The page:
Are critics following the news?
Among the objections to the New START treaty, few are uttered with more gravity than the claim that U.S. nuclear reductions will make our allies question their own safety, and perhaps seek nuclear weapons of their own. However, opponents of the treaty have not offered a credible example of such a nervous ally. Opponents of Obama’s Nuclear Posture Review made similar arguments, claiming that changes in U.S. declaratory policy could lead to dangerous steps by Japan or other allies. Those claims were just as baseless as the current ones.
For example, regarding the reductions under New START, Senator Jeff Sessions (R-AL) said in a May 13th talk at a National Defense University Foundation breakfast, “I think there are indications that nations are nervous about where we are heading and they’re asking themselves, well maybe we need to have our own [nuclear weapons].” Notably, he gave no indication of which countries he might mean.
What, in fact, have our allies and others said? The NPT Review Conference currently underway in New York has given countries an opportunity to sound off on nuclear issues. Their statements contain a treasure trove of endorsements for New START. UCS has compiled an extensive list of these endorsements, from Australia to Zambia. The message from our allies – and the rest of the world – is clear: New START would make the world safer by advancing the global nonproliferation agenda.
When treaty critics refer to countries that might object, who do they name? One is Japan, which has a longstanding commitment to forsake nuclear weapons, something some U.S. politicians have argued could change should the United States adjust its nuclear policies. In a recent Washington Times article, John Bolton singles out our Asian ally, claiming that its “concerns were especially acute” about recent U.S. nuclear policies, including the Nuclear Posture Review and New START. I’m not sure who in Japan John Bolton has been talking to, but it certainly wasn’t the Prime Minister, who stated in the aftermath of the treaty signing that “it’s great news for the world” and urged the U.S. and Russia to “ratify it soon.” And it probably wasn’t any of the 204 members of Japan’s parliament who sent a letter to Obama in February stating “We support your efforts to conclude a new START agreement with Russia mandating significant reductions in each country’s deployed strategic forces.” In reality, Japan’s status as the only victim of nuclear attack has made it a consistent advocate of disarmament.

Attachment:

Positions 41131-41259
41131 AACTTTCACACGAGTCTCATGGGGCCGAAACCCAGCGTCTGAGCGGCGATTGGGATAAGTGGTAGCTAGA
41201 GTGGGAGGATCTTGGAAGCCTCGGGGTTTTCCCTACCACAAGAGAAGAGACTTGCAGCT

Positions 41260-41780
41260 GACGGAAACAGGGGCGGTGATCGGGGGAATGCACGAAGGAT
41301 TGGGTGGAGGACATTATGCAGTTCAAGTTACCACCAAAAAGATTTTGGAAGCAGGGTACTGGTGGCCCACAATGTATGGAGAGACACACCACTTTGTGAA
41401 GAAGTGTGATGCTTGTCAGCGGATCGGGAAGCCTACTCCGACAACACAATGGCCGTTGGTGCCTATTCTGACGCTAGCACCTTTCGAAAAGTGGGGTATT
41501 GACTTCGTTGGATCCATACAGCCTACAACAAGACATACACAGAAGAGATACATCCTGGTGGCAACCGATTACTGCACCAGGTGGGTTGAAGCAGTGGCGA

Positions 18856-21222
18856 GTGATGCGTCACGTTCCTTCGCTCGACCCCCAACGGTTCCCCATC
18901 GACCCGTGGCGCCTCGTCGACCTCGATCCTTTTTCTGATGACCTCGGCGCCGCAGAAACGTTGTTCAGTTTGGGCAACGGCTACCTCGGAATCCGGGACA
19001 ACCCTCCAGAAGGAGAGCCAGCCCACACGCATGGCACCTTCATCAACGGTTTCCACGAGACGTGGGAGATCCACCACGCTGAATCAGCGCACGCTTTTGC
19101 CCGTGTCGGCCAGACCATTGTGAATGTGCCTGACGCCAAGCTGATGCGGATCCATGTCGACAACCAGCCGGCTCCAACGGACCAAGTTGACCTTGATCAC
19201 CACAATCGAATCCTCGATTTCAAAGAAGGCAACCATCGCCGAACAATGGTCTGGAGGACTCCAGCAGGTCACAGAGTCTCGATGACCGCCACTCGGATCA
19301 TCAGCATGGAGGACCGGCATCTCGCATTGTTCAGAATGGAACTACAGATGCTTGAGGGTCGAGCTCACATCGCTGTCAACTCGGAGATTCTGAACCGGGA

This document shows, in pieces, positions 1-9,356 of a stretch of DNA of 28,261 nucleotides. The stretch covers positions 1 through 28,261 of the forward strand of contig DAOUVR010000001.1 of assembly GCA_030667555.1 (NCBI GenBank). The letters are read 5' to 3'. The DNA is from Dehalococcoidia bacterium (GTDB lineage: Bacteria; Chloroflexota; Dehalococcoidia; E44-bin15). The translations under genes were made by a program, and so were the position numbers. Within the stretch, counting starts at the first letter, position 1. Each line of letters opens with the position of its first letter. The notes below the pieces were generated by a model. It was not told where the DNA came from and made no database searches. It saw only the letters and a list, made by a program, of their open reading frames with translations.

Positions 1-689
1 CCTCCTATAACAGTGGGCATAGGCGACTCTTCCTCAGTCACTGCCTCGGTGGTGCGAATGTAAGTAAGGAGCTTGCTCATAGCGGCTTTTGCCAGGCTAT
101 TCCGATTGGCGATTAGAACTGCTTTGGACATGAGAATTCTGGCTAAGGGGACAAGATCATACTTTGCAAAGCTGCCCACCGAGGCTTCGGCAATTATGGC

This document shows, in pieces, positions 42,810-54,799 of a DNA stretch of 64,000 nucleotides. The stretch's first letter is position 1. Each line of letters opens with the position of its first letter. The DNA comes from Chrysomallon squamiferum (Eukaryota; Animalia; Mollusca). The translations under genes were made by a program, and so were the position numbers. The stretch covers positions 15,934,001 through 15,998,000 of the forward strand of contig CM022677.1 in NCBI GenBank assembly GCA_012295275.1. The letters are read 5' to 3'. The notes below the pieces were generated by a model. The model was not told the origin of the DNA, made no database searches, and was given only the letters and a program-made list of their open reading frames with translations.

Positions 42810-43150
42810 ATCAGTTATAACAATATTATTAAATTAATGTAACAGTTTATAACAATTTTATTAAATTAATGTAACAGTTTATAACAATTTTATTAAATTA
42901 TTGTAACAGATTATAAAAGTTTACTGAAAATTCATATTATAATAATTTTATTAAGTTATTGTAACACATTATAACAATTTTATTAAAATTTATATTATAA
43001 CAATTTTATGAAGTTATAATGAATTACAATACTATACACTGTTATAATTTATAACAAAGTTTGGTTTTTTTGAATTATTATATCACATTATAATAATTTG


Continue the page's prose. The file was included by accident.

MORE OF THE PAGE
Bolton also brings up the countries of NATO, an alliance that has historically based its security on the U.S. nuclear umbrella. Many NATO countries, including Germany, Belgium, and the Netherlands—countries that actually host U.S. tactical nuclear weapons—have called for the United States to withdraw them. As this would go much further than New START does, it is little surprise that these Western European countries fully support the treaty.
But what about Eastern Europe, which obviously has a complicated history with Russia? Here again our allies express clear support. In a statement at the UN, the Polish representative applauded the treaty, saying that “It is…an important instrument in building confidence and achieving transparency, thus contributing to international stability and security.” Lithuania “welcomes” the agreement, the Czech Republic recognized its “important cuts,” and Bulgaria called it a “remarkable achievement.” Would we be hearing such widespread support for the treaty if it was making our allies quake in their boots?
The ambiguity of the claim that New START will spook US allies only conceals its implausibility. Can anyone imagine a scenario in which the U.S. arsenal of 1,550 deployed nuclear warheads—enough to lay waste to most of the world—along with thousands of additional non-deployed warheads, would be insufficient? Would New START have the unanimous backing of the Secretary of Defense, the Joint Chiefs, and other military experts if it undermined our security?